Healthy lifestyle – not just reactive but also Be proactive

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Studies suggest that people who eat more vegetables and fruits, which are rich sources of antioxidants, may have a lower risk for some types of cancer. Because cancer survivors may be at increased risk for second cancers, they should eat a variety of antioxidant-rich foods each day.

By Lavinia Rodriguez

Breast cancer awareness and October go together. And both of them go together with the general message I like to get across about weight management: “It’s not about weight. It’s about health!”

As a psychologist, I am acutely aware of patterns. One pattern of particular concern is the self-defeating one I see often: Too many people don’t address their health until there’s a medical crisis.

Here’s a closer look:

1. The person ignores, denies, rationalizes, procrastinates and resists taking steps to have a healthy lifestyle.

2. As years go by, the person ignores red flags showing that the negative consequences of not addressing their health are taking effect.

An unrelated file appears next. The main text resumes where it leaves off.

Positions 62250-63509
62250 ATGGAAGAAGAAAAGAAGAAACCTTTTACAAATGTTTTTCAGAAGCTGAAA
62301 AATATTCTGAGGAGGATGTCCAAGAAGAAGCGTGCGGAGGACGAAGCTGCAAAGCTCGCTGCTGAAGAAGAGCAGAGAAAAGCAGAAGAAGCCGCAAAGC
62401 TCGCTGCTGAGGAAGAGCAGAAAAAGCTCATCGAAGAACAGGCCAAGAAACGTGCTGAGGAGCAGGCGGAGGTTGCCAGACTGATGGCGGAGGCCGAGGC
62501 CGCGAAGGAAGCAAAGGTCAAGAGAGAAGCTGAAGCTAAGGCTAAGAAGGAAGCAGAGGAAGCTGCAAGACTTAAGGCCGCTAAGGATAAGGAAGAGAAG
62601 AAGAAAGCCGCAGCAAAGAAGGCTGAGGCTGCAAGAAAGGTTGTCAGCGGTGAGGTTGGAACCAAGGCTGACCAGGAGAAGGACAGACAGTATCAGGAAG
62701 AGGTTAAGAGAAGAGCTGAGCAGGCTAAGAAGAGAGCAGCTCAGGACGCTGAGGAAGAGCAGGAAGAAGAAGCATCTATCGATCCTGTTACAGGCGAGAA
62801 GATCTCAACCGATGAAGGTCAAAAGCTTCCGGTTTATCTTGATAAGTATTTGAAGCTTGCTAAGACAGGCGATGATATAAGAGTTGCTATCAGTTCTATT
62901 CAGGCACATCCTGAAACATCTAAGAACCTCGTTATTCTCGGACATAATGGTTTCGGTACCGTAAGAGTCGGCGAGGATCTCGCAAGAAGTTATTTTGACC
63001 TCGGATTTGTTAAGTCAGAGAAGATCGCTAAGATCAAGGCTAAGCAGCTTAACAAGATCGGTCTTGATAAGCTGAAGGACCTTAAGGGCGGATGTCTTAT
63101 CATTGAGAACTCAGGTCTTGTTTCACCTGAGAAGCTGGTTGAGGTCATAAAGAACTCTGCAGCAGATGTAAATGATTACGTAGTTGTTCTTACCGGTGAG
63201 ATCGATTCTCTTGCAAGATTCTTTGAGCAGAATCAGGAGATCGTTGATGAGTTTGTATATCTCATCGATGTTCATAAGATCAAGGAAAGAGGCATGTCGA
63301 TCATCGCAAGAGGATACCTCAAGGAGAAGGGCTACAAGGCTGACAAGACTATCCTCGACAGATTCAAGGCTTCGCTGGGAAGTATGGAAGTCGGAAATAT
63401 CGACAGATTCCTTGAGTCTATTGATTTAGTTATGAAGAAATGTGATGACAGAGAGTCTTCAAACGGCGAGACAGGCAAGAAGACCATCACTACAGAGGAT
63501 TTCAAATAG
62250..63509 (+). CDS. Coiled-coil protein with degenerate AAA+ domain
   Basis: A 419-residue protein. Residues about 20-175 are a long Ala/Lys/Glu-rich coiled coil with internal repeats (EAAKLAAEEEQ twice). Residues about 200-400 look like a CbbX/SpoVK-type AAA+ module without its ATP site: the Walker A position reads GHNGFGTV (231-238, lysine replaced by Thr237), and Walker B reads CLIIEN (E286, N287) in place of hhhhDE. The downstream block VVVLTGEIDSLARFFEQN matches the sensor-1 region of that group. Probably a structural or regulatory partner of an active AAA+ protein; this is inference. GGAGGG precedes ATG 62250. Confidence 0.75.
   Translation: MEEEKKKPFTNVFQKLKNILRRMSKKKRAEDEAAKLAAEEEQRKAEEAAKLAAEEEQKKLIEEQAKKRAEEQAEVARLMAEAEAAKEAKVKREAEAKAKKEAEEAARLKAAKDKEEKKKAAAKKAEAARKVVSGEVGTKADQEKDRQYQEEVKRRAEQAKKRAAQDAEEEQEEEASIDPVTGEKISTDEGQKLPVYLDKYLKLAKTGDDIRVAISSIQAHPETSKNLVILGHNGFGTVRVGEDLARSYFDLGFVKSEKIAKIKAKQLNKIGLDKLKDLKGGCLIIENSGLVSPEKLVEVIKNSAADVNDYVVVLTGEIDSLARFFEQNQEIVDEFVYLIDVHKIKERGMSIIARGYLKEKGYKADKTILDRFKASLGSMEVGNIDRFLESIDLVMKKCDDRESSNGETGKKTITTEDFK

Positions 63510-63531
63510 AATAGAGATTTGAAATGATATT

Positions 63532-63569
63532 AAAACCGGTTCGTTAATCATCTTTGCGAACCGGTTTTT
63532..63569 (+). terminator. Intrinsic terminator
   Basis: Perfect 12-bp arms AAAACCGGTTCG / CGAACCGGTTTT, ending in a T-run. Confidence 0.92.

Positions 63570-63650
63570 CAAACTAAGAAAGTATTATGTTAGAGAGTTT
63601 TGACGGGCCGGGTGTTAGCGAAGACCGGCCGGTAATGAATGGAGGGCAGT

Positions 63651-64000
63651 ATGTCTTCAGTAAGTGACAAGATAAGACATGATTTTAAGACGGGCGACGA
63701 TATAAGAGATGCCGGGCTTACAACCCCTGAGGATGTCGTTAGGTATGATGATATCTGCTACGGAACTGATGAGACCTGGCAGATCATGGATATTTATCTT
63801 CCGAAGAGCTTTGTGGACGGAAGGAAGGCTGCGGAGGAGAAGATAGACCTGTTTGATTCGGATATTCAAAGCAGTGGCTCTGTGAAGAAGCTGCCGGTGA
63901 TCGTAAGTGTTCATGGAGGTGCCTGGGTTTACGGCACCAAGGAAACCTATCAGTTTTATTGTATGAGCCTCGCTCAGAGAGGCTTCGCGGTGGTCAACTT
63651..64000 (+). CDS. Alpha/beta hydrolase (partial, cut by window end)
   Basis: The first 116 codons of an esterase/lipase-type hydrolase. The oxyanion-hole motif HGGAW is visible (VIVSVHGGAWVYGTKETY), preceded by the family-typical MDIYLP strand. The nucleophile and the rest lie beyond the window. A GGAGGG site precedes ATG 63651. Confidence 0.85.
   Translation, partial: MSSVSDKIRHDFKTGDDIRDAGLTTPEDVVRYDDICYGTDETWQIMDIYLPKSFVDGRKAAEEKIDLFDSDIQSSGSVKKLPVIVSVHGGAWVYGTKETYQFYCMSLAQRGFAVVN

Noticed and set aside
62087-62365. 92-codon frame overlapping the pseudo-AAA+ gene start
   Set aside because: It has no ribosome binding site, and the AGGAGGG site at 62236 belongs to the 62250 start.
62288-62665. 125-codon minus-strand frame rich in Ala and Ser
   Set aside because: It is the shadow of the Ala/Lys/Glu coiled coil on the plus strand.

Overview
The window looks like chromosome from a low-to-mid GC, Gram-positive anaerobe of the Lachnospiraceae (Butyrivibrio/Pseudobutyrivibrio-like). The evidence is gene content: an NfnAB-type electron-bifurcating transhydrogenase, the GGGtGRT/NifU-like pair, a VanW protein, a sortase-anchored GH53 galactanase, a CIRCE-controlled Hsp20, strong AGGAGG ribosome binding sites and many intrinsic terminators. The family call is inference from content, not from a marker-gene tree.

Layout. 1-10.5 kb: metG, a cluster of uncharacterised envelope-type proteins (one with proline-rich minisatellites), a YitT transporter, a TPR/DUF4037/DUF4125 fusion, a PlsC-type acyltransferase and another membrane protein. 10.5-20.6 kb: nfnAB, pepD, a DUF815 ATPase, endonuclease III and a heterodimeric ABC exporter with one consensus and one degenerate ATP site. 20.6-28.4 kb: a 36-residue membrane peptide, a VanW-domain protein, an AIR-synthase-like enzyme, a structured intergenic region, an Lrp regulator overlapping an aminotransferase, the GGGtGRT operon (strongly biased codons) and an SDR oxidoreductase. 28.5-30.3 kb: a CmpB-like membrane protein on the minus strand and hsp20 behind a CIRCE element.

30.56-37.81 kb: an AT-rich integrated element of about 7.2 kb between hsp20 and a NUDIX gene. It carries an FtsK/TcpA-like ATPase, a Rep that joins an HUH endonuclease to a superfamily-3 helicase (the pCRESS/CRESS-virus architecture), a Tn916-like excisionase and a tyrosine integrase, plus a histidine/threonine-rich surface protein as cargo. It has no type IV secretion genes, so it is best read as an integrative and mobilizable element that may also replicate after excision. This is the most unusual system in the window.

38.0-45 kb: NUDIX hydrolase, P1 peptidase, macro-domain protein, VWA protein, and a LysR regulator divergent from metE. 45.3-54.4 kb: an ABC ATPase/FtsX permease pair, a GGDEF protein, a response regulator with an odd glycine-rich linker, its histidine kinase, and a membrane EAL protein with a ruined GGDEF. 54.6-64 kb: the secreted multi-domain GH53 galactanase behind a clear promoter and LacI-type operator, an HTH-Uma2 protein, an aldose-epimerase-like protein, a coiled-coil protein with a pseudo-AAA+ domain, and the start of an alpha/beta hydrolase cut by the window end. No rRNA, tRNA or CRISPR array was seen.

3. A medical crisis occurs and the person is advised by a physician to follow a healthy diet and exercise program.

4. The person starts trying to do something. (Sadly, some people skip this step altogether.)

Why is this pattern so common? It’s partly because of a psychological phenomenon we all share: It’s easier to be motivated about something if we perceive that there will be an immediate payoff rather than a future payoff even if the future payoff is greater than the immediate one.

We also have psychological defenses like denial. We all want to deny that something bad, like cancer, can happen to us, and that something we’re doing is making us more likely to get it.

In researching what is prescribed by the medical community today to prevent and treat cancer, I repeatedly found this advice: Follow a healthy lifestyle of nutritious eating and regular exercise.

The American Cancer Society says, “For most Americans who do not use tobacco, the most important cancer risk factors that can be changed are body weight, diet, and physical activity. One-third of all cancer deaths in the United States each year are linked to diet and physical activity, including being overweight or obese, while another third is caused by tobacco products.

“Studies suggest that people who eat more vegetables and fruits, which are rich sources of antioxidants, may have a lower risk for some types of cancer. Because cancer survivors may be at increased risk for second cancers, they should eat a variety of antioxidant-rich foods each day.”

Obesity has been linked to many types of cancers, a higher risk of certain cancers returning, and a worse survival rate for some cancers.

 

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